STC Number - 391

Malaysia's import restrictions related to approval of poultry meat plants

Maintained by: Malaysia
Raised by: Brazil
Supported by:
First date raised: July 2015 G/SPS/R/79, paras. 3.7-3.8
Dates subsequently raised:
Number of times subsequently raised: 0
Relevant documents: Raised orally
Products covered: 0207 Meat and edible offal, of the poultry of heading 01.05, fresh, chilled or frozen.
Primary subject keyword: Other concerns
Keywords: Control, Inspection and Approval Procedures; Undue delays
Status: Not reported
Solution:
Date reported as resolved:

Extracts from SPS Committee meeting summary reports

In July 2015, Brazil raised concerns regarding the Malaysian Government's delays in approving Brazilian poultry meat export plants and the lack of definition of the applicable international sanitary certification. Brazil had been negotiating access to the Malaysian poultry meat market since 2010, and had not received a mission from Malaysia to audit Brazilian plants before March 2014. Since then, the Brazil had only received a feedback about one establishment. According to Brazil, this situation was in breach of paragraph 1(a) of Annex C of the SPS Agreement. Brazil had also proposed an international sanitary certificate to support its exports of poultry meat, but Malaysia had provided no answer to this request. Malaysia had not presented scientific evidence for the lack of approval of the audited facilities. The final audit report and the response to the proposed certificate had also been unduly delayed. Brazil affirmed that the Malaysian measure did not comply with the provisions of Articles 2 and 5 of the SPS Agreement since it resulted in arbitrary and unjustified discrimination between Members and in disregard of the objective of minimizing negative trade effects. The measure was also inconsistent with the provisions on control, inspection and approval procedures contained in Article 8 and Annex C of the SPS Agreement, as it created undue and unnecessary delays in the opening of the Malaysian market. Therefore, Brazil requested the Malaysian authorities to approve the Brazilian poultry meat export plants and to react to the proposal made by Brazil regarding the international sanitary certificate.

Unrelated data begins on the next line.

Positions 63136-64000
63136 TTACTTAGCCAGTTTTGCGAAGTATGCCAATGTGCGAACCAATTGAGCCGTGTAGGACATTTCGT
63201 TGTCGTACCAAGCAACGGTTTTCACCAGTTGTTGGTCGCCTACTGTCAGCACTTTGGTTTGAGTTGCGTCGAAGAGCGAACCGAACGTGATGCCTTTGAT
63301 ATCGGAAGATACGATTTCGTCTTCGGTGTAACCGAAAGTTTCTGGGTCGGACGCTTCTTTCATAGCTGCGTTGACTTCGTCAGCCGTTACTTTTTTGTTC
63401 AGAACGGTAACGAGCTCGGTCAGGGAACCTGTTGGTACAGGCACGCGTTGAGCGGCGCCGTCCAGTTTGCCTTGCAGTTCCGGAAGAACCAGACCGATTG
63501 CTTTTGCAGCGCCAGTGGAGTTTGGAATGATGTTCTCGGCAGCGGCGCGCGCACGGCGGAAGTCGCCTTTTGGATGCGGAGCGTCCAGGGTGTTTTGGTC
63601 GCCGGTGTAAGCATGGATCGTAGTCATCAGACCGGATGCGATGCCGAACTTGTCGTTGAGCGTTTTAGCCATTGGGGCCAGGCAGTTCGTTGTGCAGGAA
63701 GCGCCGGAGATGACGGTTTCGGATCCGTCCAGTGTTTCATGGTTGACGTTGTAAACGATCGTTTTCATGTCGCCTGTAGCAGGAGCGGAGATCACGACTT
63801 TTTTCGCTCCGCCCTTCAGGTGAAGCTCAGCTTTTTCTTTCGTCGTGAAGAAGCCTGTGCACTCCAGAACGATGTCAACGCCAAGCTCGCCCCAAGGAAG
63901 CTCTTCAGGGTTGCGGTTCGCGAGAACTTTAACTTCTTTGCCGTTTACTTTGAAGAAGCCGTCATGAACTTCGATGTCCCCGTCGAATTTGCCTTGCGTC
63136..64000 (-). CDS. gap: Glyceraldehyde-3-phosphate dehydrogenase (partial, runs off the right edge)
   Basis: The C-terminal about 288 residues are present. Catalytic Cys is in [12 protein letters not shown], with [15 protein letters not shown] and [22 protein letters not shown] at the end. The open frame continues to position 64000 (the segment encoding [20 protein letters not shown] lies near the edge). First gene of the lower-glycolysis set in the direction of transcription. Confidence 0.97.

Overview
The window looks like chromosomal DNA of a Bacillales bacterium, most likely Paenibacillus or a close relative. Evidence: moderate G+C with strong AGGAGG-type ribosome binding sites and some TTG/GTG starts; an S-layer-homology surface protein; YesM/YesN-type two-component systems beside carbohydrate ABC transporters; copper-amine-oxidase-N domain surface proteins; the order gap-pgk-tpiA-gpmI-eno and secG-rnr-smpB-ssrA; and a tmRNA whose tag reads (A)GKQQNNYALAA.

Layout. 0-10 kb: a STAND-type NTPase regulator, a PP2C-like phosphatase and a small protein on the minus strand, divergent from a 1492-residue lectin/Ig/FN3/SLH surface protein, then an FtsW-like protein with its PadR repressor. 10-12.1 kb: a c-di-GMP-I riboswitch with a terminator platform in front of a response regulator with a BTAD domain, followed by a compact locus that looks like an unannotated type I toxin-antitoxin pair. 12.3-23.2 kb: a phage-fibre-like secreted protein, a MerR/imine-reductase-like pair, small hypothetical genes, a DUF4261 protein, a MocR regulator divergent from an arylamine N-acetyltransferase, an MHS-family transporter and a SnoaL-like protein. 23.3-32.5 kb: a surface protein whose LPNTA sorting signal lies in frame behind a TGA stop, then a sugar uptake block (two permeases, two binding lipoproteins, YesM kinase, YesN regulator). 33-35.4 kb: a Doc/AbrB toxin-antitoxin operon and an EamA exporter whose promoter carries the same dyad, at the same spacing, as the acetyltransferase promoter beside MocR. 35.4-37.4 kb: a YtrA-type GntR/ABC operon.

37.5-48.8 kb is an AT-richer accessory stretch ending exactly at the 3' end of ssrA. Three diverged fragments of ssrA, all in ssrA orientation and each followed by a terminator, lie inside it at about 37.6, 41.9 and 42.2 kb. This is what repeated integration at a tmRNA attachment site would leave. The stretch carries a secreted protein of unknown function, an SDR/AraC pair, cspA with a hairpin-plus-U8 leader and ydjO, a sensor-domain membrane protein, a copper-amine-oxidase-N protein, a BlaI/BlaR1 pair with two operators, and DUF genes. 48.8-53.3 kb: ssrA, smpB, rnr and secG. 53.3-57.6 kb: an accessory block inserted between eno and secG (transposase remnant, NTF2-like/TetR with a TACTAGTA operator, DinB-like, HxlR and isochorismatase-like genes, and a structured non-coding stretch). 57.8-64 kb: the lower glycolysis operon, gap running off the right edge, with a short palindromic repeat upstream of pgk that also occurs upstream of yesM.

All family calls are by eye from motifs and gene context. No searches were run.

Malaysia replied that, as mentioned by Brazil, there had been an inspection. The result had been communicated to Brazil, one plant had been approved, and three had been rejected because they failed to comply with the Malaysian halal standard. Malaysia encouraged the Brazilian Embassy to send a written request to the Malaysian veterinary services.